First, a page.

With the number of smartphone users on track to grow by 25 percent in 2014, GSMA Intelligence predicts that the number of mobile connections will soon equal the world’s population of 7.2 billion people. With competitiveness and profitability at stake, businesses have come under immense pressure to implement an effective enterprise mobility strategy.
Early mobile solutions resided primarily in the domain of IT because they were perceived from a technical point of view. Now though we are seeing IT more and more involved on the customer experience side of mobility. However, a major shift has taken place as the CMO and marketing executives in many companies now drive “mobile use case development, user interface design, and the launching of enterprise mobile apps,” growth with IT, according to a Forbes Insights report. Increasingly, companies are shifting more of their marketing dollars into mobile solutions. The CIO and IT staff function is often seen taking a more supporting role -- albeit an important part -- in mobile solutions.
For starters, a new survey by Accenture Interactive, The CMO-CIO Disconnect, shows that most CMOs (64 percent) believe that CIOs place marketing IT at the bottom of their priority list. With projections indicating that marketing executives will likely spend even more on IT and analytics than their technology counterparts in the years ahead, this has to be particularly unsettling to any CMO who shares such a point of view.
Nearly half (46 percent) of the CIOs surveyed, on the other hand, believe that marketing does not provide them with an adequate level of business requirements, which ostensibly inhibits them from providing marketing with the IT support it requires.
In the end, both CIOs and CMOs need something their counterpart has to offer but they just don’t speak the same language. A major source of tension between the two functions is decision rights and budget authority. Very few CMOs and CIOs have developed a vision of partnership between the two departments because their goals are not aligned.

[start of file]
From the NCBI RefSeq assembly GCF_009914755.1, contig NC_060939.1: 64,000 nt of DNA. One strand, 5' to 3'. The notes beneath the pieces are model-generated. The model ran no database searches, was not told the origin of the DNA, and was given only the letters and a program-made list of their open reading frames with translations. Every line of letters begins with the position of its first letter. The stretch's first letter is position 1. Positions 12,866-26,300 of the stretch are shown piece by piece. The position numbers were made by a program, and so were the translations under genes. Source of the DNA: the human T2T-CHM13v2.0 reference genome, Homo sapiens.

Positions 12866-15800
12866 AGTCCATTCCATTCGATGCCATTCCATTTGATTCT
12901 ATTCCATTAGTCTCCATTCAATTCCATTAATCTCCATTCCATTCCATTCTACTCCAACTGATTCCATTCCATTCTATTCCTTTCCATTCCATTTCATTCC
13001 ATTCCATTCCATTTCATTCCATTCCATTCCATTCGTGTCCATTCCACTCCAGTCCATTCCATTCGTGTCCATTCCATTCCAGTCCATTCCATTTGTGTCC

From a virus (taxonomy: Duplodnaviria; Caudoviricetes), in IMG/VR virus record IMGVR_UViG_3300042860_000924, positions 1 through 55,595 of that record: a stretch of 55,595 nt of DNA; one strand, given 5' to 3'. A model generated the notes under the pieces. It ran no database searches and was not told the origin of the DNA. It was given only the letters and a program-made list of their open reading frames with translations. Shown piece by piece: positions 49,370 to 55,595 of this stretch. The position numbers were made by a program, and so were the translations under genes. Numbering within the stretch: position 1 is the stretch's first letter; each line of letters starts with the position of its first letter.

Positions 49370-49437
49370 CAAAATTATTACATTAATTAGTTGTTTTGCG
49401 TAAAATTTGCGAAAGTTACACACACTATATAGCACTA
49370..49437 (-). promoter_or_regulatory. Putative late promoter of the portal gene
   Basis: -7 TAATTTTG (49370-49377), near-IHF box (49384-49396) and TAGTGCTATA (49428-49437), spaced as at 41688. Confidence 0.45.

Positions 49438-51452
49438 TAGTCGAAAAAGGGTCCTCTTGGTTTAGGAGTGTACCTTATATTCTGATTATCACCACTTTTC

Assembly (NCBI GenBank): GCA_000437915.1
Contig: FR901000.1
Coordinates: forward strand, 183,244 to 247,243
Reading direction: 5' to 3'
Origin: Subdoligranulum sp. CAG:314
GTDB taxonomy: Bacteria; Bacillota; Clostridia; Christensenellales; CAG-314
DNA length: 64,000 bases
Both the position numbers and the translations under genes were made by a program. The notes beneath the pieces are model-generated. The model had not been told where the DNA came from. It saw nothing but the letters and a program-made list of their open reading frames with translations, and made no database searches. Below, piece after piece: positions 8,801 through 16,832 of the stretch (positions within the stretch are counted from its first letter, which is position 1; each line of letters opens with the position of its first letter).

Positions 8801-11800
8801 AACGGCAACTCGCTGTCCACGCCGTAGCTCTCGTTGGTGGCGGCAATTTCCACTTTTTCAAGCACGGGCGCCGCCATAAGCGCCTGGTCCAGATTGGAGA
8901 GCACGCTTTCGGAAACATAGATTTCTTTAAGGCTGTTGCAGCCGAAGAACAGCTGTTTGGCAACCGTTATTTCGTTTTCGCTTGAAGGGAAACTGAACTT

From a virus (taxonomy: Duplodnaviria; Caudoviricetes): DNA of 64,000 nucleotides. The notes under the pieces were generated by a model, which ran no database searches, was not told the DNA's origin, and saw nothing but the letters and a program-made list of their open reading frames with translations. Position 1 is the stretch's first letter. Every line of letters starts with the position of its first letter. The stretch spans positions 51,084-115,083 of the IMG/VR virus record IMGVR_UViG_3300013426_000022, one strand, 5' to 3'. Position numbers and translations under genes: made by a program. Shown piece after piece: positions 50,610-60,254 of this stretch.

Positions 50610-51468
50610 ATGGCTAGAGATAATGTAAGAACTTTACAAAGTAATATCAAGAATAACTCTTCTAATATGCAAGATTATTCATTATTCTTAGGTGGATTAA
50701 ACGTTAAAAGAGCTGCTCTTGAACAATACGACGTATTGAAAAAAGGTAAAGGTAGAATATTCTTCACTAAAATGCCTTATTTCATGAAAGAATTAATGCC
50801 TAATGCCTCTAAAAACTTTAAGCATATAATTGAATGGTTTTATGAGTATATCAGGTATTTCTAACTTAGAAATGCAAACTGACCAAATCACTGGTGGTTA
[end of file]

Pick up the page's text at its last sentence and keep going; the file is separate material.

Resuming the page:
Marketing executives have an excellent feel of app navigation, user experience design and what will encourage users to download the app, and use it more than once. They bring their experience to the table regarding:
- The primary action the end user will need to perform.
- How the app can improve the consumer’s interaction with the data.
- Navigation elements that speed up interaction and hinder it.
- Design elements that enhance or hamper the users’ experience, such as images and colors.
But on the other hand, marketing executives lack the technical expertise necessary to a successful app development.
The information technology function will continue to play a key role as companies continue to deploy mobile solutions to reengineer business processes or make them more accessible to mobile endpoints-for consumers and the workforce. The bottom line is that mobility solutions need a solid infrastructure and IT support when it comes to network connectivity, standards support, security, and the formulation of technical solutions capable of providing optimal results.
In our experience, the most successful companies, rather than having a total reliance on the CMO or CIO for mobile decision-making, follow a more collaborative approach between the CMO, CIO as well as other stakeholders.
There is already a competitive gap appearing between companies who have started to transition from siloed departments to a collaborative approach. Therefore, defining a clear mobile strategy and a plan to execute become critical for companies who want to grow fast.
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The right use of technology addresses business challenges and drives business growth in all areas of an enterprise. We hope this blog will offer insight into developing strategies and tactics to enable you to identify those key drivers of growth and keep pace with and anticipate the rapid technology change of today.